NASHVILLE, Tenn. (TSU News Service) – Tennessee State University welcomed first-year students during the 2019 freshman convocation on Aug. 30.
Nearly 1,400 incoming freshman students were inducted during the ceremony in Kean Hall.
TSU President Glenda Glover welcomed the students to the university, calling TSU “the greatest institution for men, women, boys and girls on earth and in heaven.”
“Your class is one of the strongest ever. You have such high ACT scores. You have such good GPAs,” she said. “You hail from 41states and 21 different countries. You’re from Bangladesh, Canada, China, Columbia, Ethiopia, France, Ghana, Great Britain, India, Jamaica, Kenya, Liberia, Nigeria, Pakistan Saudi Arabia, Turkey, Uganda and Vietnam.”
Dr. John Cade, vice president for Enrollment and Student Success, presented the students for the induction.
“Madam President, it is my pleasure to present these young people who have satisfied all the requirements for admission to Tennessee State University as freshmen and students with advance standing,” Cade said.
With each student holding a lighted candle symbolizing “knowledge and truth,” they took the TSU Freshman Pledge..
Aaliyah Brown, an economics and finance major from Chattanooga, said the induction ceremony is an experience she will always remember.
“It was a good feeling to see all of my classmates, all the men and women, in our white,” she said. “When I was leaving the residence hall, there were a bunch of girls in white, and we all looked very beautiful and put together. It was a great moment to cherish.”
Brown said she decided to come to TSU after visiting the campus for Preview Day.
“I fell in love with the College of Business. That was what really sold me. I said this is where I have to be if I want to be successful and have a good career. I was just amazed,” she said.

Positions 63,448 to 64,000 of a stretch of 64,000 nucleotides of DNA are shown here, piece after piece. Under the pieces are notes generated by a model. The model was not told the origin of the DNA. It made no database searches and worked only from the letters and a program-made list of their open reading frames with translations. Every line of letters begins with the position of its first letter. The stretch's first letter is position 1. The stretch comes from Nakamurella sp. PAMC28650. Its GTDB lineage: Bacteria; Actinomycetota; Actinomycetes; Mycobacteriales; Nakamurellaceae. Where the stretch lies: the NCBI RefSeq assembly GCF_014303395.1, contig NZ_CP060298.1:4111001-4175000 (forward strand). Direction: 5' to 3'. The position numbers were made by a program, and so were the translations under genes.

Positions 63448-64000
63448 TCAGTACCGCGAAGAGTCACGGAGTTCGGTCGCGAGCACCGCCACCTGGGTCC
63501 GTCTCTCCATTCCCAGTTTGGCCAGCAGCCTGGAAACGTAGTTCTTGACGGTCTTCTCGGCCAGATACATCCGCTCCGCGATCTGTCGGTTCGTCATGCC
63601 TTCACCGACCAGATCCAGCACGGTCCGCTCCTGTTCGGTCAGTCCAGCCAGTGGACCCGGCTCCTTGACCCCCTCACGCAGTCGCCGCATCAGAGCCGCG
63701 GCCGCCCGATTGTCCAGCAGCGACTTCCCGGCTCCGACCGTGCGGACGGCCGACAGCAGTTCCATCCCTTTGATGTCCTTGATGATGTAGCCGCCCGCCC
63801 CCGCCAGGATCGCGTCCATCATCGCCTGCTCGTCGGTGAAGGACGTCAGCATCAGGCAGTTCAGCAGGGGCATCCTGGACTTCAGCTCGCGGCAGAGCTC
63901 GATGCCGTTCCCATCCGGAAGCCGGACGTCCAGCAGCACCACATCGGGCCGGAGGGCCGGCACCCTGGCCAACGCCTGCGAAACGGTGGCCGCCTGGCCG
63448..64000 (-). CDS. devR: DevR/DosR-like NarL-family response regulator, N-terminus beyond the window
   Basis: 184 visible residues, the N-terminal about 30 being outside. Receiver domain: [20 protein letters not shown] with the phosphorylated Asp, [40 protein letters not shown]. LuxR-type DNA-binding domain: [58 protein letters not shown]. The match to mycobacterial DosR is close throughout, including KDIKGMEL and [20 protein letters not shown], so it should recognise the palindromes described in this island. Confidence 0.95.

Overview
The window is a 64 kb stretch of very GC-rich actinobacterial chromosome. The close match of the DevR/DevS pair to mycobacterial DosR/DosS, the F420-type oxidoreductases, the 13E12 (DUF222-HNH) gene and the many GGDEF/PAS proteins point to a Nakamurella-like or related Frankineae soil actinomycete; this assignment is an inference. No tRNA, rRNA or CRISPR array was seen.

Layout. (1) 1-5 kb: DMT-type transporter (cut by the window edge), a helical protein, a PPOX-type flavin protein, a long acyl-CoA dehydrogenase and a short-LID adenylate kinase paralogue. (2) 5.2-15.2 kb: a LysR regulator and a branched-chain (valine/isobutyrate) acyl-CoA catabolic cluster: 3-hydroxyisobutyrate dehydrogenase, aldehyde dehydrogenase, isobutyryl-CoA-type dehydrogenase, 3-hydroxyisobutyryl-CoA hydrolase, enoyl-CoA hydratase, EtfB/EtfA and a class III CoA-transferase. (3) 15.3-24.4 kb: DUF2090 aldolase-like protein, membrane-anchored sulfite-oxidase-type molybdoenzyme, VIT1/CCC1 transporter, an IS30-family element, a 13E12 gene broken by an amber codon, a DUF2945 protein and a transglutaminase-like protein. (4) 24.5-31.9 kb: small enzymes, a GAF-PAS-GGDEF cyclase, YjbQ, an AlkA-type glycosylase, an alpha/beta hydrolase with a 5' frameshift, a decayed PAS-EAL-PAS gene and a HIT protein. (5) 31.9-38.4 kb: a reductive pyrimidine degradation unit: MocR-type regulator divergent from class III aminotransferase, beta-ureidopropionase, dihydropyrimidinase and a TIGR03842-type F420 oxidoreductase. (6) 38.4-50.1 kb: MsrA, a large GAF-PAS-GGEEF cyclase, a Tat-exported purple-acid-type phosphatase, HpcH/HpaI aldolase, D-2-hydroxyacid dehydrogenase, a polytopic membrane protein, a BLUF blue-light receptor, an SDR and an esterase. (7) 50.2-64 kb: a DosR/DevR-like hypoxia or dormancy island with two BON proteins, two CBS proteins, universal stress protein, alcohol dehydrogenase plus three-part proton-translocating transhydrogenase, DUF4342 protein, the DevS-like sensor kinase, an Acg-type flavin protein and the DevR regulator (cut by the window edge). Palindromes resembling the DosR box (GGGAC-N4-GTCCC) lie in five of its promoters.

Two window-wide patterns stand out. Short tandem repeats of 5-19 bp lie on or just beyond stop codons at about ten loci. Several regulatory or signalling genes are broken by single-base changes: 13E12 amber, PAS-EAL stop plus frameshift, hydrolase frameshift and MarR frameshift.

Females dressed in white with pearls presented to them by the TSU Women’s Center, and males dressed in white shirts and blue pants, sporting TSU-supplied blue and red ties. They pledged to commit themselves “to serious intellectual and cultural efforts” and to deport themselves “with honor and dignity to become better prepared to live a full and useful life in society.”
In addition to student representatives, speakers at the convocation included Dr. Alisa Mosley, interim vice president for Academic Affairs, Joni McReynolds, president of the TSU National Alumni Association and Dr. Geoffrey Burks, associate professor of physics.
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Founded in 1912, Tennessee State University is Nashville’s only public university, and is a premier, historically black university and land-grant institution offering 38 bachelor’s degree programs, 24 master’s degree programs, and seven doctoral degrees. TSU is a comprehensive research intensive institution with a R-2 Carnegie designation, and has a graduate school on its downtown Avon Williams Campus, along with the Otis Floyd Nursery Research Center in McMinnville, Tennessee. With a commitment to excellence, Tennessee State University provides students with a quality education in a nurturing and innovative environment that prepares them as alumni to be global leaders in every facet of society. Visit the University online at tnstate.edu.